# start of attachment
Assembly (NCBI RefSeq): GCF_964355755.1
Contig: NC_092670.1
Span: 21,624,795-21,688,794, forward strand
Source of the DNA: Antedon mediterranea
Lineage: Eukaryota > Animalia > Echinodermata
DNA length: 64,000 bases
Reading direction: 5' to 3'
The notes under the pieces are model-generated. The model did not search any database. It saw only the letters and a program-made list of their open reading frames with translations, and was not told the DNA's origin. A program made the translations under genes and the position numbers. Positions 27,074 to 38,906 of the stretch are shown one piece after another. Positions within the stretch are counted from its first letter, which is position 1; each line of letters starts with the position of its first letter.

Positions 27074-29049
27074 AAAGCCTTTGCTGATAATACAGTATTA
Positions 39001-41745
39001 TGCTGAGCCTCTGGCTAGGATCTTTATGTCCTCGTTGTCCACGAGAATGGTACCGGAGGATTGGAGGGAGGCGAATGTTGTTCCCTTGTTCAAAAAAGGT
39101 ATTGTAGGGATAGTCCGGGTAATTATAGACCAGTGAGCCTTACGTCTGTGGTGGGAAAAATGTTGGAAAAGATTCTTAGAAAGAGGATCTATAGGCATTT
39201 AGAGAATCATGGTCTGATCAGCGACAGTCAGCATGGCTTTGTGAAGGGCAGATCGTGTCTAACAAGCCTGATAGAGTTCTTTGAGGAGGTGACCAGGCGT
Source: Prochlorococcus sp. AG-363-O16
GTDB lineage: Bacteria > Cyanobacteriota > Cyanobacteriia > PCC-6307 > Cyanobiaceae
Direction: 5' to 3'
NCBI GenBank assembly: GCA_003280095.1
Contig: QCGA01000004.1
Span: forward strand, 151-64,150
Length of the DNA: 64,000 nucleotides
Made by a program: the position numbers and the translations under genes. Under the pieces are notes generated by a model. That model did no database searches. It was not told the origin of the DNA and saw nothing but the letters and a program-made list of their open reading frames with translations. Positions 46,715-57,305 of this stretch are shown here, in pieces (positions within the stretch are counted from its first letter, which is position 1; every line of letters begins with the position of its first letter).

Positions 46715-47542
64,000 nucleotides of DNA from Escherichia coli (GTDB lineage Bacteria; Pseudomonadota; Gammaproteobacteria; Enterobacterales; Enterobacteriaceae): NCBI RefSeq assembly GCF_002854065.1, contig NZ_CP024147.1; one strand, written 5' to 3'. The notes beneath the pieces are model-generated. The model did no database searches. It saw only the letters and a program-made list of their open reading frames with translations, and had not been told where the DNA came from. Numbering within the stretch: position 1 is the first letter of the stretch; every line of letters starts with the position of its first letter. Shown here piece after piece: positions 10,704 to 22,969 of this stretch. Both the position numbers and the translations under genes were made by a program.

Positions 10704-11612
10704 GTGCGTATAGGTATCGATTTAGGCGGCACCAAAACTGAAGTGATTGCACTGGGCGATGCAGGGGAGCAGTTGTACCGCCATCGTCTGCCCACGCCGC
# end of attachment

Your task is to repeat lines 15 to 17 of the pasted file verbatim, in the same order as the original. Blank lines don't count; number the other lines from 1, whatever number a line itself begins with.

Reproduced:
Source: Prochlorococcus sp. AG-363-O16
GTDB lineage: Bacteria > Cyanobacteriota > Cyanobacteriia > PCC-6307 > Cyanobiaceae
Direction: 5' to 3'